Johnny Giles and Eddie Gray. They had players with nicknames-
'Bites Yer Legs' Hunter, 'Sniffer' Clarke, 'Hot Shot' Lorimer.
They wore numbered sock tags and had recently replaced their staid
peacock motif with the famous 'smiley badge'. They had even recorded
a top 10 single, Glory Glory Leeds United, featuring the memorable
"Little Billy Bremner is the captain of the crew/For the sake
of Leeds United he would tear himself in two/His hair is red and
fuzzy but his body's black and blue."
all looked at me," recalls Armfield, "like I'd
gone stark raving mad"
Says journalist John Wray, then covering the club for the Bradford
Telegraph & Argus: "They were the best team in the country, they
were the most talked about team in the country and they were the
most fashionable team in the country.
When you covered them, you felt like the whole world was looking
in. It felt like you were at the centre of something exceptional."
Yet by October 1974 the only thing exceptional about Leeds United
was the speed with which they had lately fallen from grace. With
Revie gone to replace Sir Alf Ramsey as England manager following
Hunter's disastrous gaffe against Poland in the final World Cup
qualifier, Leeds had recruited Brighton's Brian Clough as The
Don's replacement, against his wishes.
The next 44 days, which were memorably re-imagined by writer
David Peace in his remarkable novel The Damned United, were stranger
than fiction. Players were told to hand in the medals accumulated
under Revie as they'd been won by cheating. New signings John
McGovern and John O'Hare were shunned because Clough had managed
them at Derby. Another new capture, Nottingham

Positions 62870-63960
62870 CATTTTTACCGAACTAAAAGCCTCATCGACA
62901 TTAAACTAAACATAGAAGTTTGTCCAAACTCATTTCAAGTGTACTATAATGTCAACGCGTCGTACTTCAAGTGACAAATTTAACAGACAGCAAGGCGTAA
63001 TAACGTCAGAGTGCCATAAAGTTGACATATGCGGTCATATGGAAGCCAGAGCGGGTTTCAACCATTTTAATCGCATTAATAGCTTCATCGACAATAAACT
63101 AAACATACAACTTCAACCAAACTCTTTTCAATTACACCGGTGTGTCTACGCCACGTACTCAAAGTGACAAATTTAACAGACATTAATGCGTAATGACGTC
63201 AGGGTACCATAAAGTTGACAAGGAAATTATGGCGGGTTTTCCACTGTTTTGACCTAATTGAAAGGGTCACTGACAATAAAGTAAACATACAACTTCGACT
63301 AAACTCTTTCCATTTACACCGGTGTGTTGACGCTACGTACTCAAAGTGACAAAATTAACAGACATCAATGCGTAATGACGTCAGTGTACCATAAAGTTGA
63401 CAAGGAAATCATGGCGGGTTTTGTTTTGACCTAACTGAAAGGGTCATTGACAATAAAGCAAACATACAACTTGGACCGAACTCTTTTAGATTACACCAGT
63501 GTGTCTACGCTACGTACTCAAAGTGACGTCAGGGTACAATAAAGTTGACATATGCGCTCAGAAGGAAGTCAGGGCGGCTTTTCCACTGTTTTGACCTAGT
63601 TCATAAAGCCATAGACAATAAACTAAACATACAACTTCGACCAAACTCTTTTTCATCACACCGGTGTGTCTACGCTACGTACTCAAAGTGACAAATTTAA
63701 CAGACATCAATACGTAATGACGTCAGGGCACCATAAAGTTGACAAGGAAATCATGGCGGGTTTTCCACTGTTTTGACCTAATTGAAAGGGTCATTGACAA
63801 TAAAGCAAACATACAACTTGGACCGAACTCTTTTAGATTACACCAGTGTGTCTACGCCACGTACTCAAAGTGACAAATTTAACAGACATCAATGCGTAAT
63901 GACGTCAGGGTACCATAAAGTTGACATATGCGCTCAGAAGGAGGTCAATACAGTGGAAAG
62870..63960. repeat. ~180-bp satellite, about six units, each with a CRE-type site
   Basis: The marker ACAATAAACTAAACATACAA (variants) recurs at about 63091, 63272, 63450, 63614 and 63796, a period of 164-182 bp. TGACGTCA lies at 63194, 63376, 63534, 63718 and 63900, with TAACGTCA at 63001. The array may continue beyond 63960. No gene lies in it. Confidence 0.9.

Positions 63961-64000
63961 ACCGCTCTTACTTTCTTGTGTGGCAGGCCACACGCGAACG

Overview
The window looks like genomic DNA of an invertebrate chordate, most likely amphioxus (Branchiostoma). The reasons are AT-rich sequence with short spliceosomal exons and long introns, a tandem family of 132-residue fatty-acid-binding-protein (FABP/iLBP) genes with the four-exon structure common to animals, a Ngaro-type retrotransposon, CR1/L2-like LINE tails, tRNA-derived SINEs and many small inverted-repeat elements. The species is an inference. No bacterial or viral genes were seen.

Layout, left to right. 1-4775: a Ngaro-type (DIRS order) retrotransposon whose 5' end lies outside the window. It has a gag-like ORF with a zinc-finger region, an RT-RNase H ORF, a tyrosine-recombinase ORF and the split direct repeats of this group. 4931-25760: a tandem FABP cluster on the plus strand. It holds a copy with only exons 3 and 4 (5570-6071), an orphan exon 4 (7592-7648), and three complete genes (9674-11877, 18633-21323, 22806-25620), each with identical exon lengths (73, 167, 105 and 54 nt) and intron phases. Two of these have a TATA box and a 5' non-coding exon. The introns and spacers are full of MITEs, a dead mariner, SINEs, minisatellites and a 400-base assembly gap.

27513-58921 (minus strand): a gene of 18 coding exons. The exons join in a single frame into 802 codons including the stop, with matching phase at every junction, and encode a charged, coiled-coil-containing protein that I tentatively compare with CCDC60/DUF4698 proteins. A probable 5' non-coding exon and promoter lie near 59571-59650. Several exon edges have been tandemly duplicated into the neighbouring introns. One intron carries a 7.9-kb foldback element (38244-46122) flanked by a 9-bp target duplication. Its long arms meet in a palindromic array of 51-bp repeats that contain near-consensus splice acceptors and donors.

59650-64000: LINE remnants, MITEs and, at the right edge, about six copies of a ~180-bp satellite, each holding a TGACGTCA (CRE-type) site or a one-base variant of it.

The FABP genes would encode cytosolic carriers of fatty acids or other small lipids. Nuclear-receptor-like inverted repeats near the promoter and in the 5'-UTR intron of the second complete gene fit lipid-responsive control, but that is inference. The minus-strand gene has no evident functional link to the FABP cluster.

Forest's Duncan McKenzie, was derided as surplus to requirements
in a team bursting with attacking threat.
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When Bremner and Kevin Keegan were dismissed for swapping punches
in the Charity Shield, United fell into national disgrace. After
the season began, the league champions slumped into the drop zone
and stayed there until a players' deputation to the boardroom
forced the interloper out.
Into this poisonous atmosphere arrived Jimmy Armfield. Once captain
of Blackpool and England, he had prepared for a second career
in journalism before surprisingly talking up an offer to manage
Bolton, where he met with modest success. Then again, much about
the avuncular Armfield was modest. "He was almost too nice to
be a football manager," says McKenzie. "Jimmy was like the nice
neighbour that everyone wants next door."
Yet this neighbour had 61 England caps' worth of cunning. "I
needed to get rid of the sour feeling, the sour taste," Armfield
says. "I wanted to get the team back on its feet and I thought
we needed a bonding exercise. So I phoned Barney Colehan and said,
'I've got this idea ...'."
A theatre, radio and TV impresario from the Leeds suburb of Calverley,
Colehan took charge of two long-running shows on the small screen.
The first was It's A Knockout, and he had produced a special 1972
Cup Final version featuring Bremner and Giles before Leeds' Wembley
victory against Arsenal. The second was The Good Old Days, Victorian-era
entertainment for a costumed crowd under the alliterative chairmanship
of Leonard Sachs.
"I told Barney about this thought I'd had about the players doing
a pantomime," says Armfield. "I thought we could put it on at
Elland Road on a lunch time. He said: 'Great, we'll do it at the